Wednesday, November 22, 2017

Parliament votes for legal steps over SC’s 16th amendment verdict

  • Senior Correspondent,
    Published: 2017-09-14 01:42:57 BdST


MPs have passed a motion in parliament to take legal steps over the Supreme Court verdict on the 16th constitutional amendment and some of the court's observations.

The lawmakers adopted the rare motion on a court judgment after a five-hour discussion on Wednesday.

Eighteen MPs, including Prime Minister Sheikh Hasina, took part in the discussion.

The prime minister said the court stepped beyond its jurisdiction to repeal the constitutional amendment brought by parliament.

The confirmation of the High Court verdict meant MPs lost the power to sack top court judges on grounds of misconduct or incompetency.

Though it is not clear what legal steps will be taken following the motion, Law Minister Anisul Huq said the process had already started.

He had earlier told parliament the State would file a petition to review the verdict and hoped the final verdict would come in the State's favour.

Besides condemning the judgment, the MPs slated Chief Justice Surendra Kumar Sinha for some of his observations in it.

Many alleged corruption by him.

The Appellate Division verdict fuelled debate in Bangladesh's political arena when its full version was published on Aug 1.

The ruling Awami League, which passed the amendment in 2014, reacted sharply to the verdict, especially to Justice Sinha's observations on the country's politics, past dictatorships, electoral commission, corruption, governance and the judiciary.

The BNP welcomed the verdict, through which the Supreme Judicial Council provision, brought during BNP founder Ziaur Rahman's military rule, was revived.

When Jatiya Samajtantrik Dal MP Moin Uddin Khan Badal moved the motion earlier on Wednesday, BNP Secretary General Mirza Fakhrul Islam Alamgir said after the executive, the legislature was standing face-to-face with the judiciary.

In the motion, Badal said, "Parliament is of the opinion that proper legal steps be taken to cancel the Appellate Division verdict declaring 'unconstitutional' the 16th Amendment to the Constitution; and to delete the honourable chief justice's unconstitutional, objectionable and irrelevant observations on parliament and other important issues."

He said the chief justice also called MPs 'immature'. "The verdict has fuelled discussions and speculations that are unacceptable to the nation."

Before the motion was passed in voice vote, Prime Minister Hasina said, "The court does not have any authority to change the Constitution. They can only explain any law if it is violated."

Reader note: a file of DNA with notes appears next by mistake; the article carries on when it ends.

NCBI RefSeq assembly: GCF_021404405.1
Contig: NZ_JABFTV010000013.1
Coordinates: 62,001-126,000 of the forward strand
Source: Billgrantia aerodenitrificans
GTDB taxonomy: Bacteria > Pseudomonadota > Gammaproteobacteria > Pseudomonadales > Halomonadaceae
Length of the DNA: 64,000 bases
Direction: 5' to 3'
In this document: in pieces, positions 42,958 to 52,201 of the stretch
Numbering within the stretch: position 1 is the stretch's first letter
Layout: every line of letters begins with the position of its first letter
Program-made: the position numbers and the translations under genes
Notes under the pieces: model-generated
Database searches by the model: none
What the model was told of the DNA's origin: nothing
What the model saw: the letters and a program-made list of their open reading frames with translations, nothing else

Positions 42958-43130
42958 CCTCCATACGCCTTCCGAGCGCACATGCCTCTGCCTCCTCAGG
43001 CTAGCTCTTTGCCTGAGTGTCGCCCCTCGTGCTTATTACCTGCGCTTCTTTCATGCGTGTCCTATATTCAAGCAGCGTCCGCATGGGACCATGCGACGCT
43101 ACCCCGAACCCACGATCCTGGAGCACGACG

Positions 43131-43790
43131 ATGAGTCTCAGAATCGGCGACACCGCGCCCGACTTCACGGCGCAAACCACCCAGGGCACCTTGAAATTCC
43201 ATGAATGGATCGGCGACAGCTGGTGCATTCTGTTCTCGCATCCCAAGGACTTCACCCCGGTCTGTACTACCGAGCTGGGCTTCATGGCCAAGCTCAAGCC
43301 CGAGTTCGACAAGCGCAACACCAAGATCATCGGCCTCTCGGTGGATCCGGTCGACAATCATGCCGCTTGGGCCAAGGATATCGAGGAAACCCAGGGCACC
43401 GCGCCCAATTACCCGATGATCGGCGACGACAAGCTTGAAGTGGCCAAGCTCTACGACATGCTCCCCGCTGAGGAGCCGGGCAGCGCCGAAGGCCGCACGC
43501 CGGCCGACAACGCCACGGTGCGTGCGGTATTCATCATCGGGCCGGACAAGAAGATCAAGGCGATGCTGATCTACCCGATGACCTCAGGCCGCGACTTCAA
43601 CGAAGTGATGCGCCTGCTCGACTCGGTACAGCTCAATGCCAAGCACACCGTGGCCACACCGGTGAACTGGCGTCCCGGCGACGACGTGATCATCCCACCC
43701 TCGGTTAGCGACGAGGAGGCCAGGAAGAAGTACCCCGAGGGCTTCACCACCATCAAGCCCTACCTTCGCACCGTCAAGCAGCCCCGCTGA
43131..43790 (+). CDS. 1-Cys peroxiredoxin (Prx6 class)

She said there were 'many contradictions' in the verdict. "It remains a question - who made the verdict and how."

About the chief justice's observations, she said, "He explained 'I-ness' and 'We-ness' in the verdict. The issue of 'I-ness' also comes when the issue is about Supreme Judicial Council."   

She also said there was scope for the council of 'being biased' while taking steps against any judge. The council is formed with the chief justice and two most senior judges of the apex court.

"He questioned parliament and democracy while speaking on different issues. My question is - what is his objective?" she asked.

Law Minister Huq, speaking about the logic behind the amendment, said it was brought to raise the judges' honour, independence and the process to remove them.

He said the draft of the law on the amendment had been sent to the chief justice before it was passed by the Cabinet.

"The draft law was sent to the chief justice in 2015. I didn't get any reply. Later, I received a letter which read, 'Matter sub judice; no comments.' I realised at the time that they have some objectives," he said.

He also said the arguments based on which the 16th amendment was cancelled were 'unacceptable'.

"I am saying categorically that this judgement will not go without a legal challenge," he said.

"This verdict has been issued out of emotion and anger. So we want a legal process. We have already started working on the matter," he added.

The law minister, too, was critical of the chief justice. "He who holds this post should be capable of speaking in legal language. It's not right to undermine someone. The chief justice has been found wanting in both cases." 

Deputy Speaker Fazle Rabbi Miah said the judiciary "could not add or subtract something from the Constitution."

Commerce Minister Tofail Ahmed criticised the chief justice for speaking in public.

"He said the media had misquoted him. He, who speaks much, gets misquoted," the senior Awami League leader quipped.

Agriculture Minister Matia Chowdhury, Industries Minister Amir Hossain Amu, Water Resources Minister Anisul Islam Mahmud, Civil Aviation and Tourism Minister Rashed Khan Menon, Liberation War Affairs Minister AKM Mozammel Huq, among others, spoke in the discussion.

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